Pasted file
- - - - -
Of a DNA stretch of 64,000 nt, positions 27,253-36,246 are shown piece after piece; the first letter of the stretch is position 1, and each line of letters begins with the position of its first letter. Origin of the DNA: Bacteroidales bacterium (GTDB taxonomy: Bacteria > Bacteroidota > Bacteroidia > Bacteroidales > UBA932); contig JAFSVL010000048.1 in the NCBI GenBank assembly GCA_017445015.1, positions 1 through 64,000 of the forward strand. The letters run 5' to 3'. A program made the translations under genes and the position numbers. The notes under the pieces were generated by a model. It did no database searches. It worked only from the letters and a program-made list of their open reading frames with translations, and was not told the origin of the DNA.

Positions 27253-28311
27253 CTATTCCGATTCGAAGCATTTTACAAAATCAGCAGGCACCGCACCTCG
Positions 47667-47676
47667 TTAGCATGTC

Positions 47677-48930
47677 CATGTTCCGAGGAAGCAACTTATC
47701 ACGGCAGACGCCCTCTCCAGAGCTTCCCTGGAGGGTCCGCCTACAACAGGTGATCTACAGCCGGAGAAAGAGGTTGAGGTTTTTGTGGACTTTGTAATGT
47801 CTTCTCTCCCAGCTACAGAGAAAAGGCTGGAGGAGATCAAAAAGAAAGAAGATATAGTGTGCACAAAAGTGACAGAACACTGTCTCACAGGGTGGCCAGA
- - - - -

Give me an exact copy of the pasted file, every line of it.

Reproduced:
Of a DNA stretch of 64,000 nt, positions 27,253-36,246 are shown piece after piece; the first letter of the stretch is position 1, and each line of letters begins with the position of its first letter. Origin of the DNA: Bacteroidales bacterium (GTDB taxonomy: Bacteria > Bacteroidota > Bacteroidia > Bacteroidales > UBA932); contig JAFSVL010000048.1 in the NCBI GenBank assembly GCA_017445015.1, positions 1 through 64,000 of the forward strand. The letters run 5' to 3'. A program made the translations under genes and the position numbers. The notes under the pieces were generated by a model. It did no database searches. It worked only from the letters and a program-made list of their open reading frames with translations, and was not told the origin of the DNA.

Positions 27253-28311
27253 CTATTCCGATTCGAAGCATTTTACAAAATCAGCAGGCACCGCACCTCG
Positions 47667-47676
47667 TTAGCATGTC

Positions 47677-48930
47677 CATGTTCCGAGGAAGCAACTTATC
47701 ACGGCAGACGCCCTCTCCAGAGCTTCCCTGGAGGGTCCGCCTACAACAGGTGATCTACAGCCGGAGAAAGAGGTTGAGGTTTTTGTGGACTTTGTAATGT
47801 CTTCTCTCCCAGCTACAGAGAAAAGGCTGGAGGAGATCAAAAAGAAAGAAGATATAGTGTGCACAAAAGTGACAGAACACTGTCTCACAGGGTGGCCAGA